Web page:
October began with a 1-0 defeat at Wolves, which was quickly forgotten as the blues won 1-0 in Lokeren to progress in the UEFA Cup. The blues then thumped local rivals Bolton 6-2 at COMS, with Shaun Wright-Phillips managing to get himself sent off with the score at 4-2. City fans should have savoured that win; it was the last at home for quite a while. City lost 1-0 at Chelsea, before beating QPR 3-0 at Loftus Road in the League Cup. Robbie Fowler and Paolo Wanchope were both on the scoresheet in City’s last league win until February as the blues won 2-0 at Southampton.
Time for the passports to come out, and after Wales and Belgium, the blues were surely set for an exotic destination this time. Maybe not as Polish side Groclin Grodzisk arrived at COMS and went home with an away goal in a 1-1 draw. Newly promoted Leicester arrived at COMS and walked away with a 3-0 win, former blue Paul Dickov scoring the second from the penalty spot and City lost by the same scoreline at Newcastle two weeks later.
City visited Groclin for the UEFA Cup second leg, hoping for one away goal that could send them through. Although they kept a clean sheet they also failed to score and Groclin went through on the away goals rule. The blues then lost 1-0 at home to Middlesbrough as November ended miserably. From fifth place, City had dropped to ninth and worse still, Birmingham were still above them.
The blues were dumped out of the League Cup at White Hart Lane as Spurs marched onwards. If only we could get revenge for that loss at some point in the future. This was followed by a 0-0 draw at Everton as City’s dismal form continued. Derby day at Old Trafford saw the blues lose 3-1 and the final game before Christmas ended in a dire 1-1 draw at home to Leeds. On Boxing Day, City travelled to Birmingham. The blues had a fairly decent record at St Andrews, which looked like increasing when Robbie Fowler gave them the lead on 14 minutes. But City were the masters of clutching defeat from the jaws of victory and conceded an equaliser nine minutes from time. Not content with that, they then allowed the home to win it with three minutes remaining.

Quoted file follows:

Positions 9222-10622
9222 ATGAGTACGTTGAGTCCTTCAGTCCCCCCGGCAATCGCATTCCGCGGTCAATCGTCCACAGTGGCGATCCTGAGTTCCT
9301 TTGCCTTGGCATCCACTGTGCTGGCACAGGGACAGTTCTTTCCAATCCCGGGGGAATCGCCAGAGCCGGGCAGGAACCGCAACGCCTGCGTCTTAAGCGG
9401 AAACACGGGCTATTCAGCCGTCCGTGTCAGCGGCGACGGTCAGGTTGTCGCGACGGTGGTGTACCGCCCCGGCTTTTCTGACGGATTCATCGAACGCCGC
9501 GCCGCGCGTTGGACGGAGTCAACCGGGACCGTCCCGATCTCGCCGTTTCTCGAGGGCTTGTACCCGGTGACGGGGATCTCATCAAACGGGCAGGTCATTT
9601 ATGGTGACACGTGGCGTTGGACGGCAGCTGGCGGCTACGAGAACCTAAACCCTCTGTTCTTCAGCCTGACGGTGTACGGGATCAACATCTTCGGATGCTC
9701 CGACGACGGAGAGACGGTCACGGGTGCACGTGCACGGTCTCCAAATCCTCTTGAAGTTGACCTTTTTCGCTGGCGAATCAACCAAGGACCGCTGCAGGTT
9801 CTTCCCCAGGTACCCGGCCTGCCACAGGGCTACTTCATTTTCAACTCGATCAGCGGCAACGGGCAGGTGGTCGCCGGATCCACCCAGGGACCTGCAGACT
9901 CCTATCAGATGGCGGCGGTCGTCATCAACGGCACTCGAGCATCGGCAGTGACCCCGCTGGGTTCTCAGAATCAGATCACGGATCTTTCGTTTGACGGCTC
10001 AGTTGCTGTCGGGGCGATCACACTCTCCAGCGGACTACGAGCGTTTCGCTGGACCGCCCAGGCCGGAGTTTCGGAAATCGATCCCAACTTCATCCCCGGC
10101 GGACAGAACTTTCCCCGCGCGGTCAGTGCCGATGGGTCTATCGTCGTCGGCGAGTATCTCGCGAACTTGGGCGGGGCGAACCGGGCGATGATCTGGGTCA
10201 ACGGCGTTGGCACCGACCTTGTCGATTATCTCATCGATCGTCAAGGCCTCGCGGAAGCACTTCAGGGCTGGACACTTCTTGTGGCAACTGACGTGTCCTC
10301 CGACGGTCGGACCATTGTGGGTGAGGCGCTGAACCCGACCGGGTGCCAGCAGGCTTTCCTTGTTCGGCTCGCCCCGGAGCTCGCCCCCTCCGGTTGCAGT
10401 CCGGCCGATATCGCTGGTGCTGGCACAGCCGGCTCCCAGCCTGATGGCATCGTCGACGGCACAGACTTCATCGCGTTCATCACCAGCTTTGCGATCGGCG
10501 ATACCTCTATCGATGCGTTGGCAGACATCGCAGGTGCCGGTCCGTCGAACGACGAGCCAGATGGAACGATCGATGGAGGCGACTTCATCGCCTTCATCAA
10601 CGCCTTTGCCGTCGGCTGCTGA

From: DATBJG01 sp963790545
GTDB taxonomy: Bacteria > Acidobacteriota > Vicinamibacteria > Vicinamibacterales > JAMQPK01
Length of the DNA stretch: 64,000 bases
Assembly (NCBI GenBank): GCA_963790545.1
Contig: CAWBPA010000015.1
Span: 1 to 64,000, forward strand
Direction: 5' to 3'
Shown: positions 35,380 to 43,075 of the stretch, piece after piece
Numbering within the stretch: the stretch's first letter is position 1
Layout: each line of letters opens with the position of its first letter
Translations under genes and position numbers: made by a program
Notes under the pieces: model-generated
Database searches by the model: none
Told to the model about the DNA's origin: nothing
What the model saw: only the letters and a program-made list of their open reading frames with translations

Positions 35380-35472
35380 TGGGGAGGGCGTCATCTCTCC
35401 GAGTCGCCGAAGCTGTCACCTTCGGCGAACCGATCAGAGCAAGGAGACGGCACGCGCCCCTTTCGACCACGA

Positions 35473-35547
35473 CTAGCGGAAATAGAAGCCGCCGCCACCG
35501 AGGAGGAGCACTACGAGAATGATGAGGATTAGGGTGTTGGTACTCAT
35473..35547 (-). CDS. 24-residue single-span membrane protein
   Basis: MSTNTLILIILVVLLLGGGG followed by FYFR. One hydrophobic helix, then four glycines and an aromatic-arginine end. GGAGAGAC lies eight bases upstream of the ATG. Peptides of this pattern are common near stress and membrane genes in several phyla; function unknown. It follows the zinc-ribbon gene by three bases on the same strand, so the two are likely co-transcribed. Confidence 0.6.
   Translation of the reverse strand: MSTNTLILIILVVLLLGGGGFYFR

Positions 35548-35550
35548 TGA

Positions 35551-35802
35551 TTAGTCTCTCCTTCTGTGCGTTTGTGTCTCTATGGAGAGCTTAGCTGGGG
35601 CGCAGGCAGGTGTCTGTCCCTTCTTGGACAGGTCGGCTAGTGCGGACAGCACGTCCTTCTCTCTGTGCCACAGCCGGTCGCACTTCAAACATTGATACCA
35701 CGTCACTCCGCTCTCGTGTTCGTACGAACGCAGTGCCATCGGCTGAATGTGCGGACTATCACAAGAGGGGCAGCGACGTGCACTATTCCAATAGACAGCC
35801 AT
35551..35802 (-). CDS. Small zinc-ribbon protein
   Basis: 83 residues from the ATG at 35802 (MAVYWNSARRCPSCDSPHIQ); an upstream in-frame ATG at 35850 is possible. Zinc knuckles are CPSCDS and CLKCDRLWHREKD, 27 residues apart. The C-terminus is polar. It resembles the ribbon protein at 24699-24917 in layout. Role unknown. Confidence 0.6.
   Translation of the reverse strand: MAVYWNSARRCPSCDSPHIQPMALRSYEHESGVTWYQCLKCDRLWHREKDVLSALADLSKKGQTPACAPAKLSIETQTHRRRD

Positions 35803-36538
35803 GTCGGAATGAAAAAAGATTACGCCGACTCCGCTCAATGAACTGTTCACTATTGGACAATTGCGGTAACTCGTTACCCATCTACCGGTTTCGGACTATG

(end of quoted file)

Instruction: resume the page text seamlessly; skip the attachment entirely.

In the final game of the year, City again threw away the lead, this time at home to Liverpool. 1-0 up after thirty minutes, 2-1 down with 10 minutes to go before Robbie Fowler equalised against his former club. City finished the year in 13th place, just three points above Spurs, yes you read that right as well, in the relegation zone.
2004 did not really get any better. Leicester arrived at COMS in the FA Cup and twice took the lead, only for City to peg them back and take the tie to a replay. A 1-1 draw at home to Charlton was followed with a 4-2 defeat at Portsmouth. City’s winless league run now extended to ten games, with six of those ending in defeat. A 3-1 win at Leicester in the FA Cup set up a home tie against Spurs. City laboured to another draw, this time 1-1 at home to Blackburn before the televised FA Cup tie. Nicolas Anelka gave the blues the lead, only for Spurs to level midway through the second half. Jon Macken then missed a glorious chance to win the tie but fired wide. ‘He’ll not get another chance like that,’ said the fans. Really?
February started with a regular 2-1 defeat at Arsenal before the blues travelled to White Hart Lane for the FA Cup Fourth Round replay. The reward for the winner was a fifth round tie at Old Trafford to play Manchester United. With the incentive of a Manchester Derby right in front of them, did the team really need any more motivation?
Well as it turned out, they needed three goals for Spurs to motivate them. Ledley King gave Spurs the lead after just two minutes, before Robbie Keane made it 2-0 on 19. Anelka went off with an injury before Christian Ziege made it 3-0 with a spectacular free kick. As the half time whistle blew, Joey Barton thought being 3-0 down at half time wasn’t challenging enough. Barton questioned the free kick award with the referee, who told the midfielder plenty of times to go away or get sent off. Barton ignored him and was shown the red card. 3-0 down, 1 man down, the blues were staring down the barrel.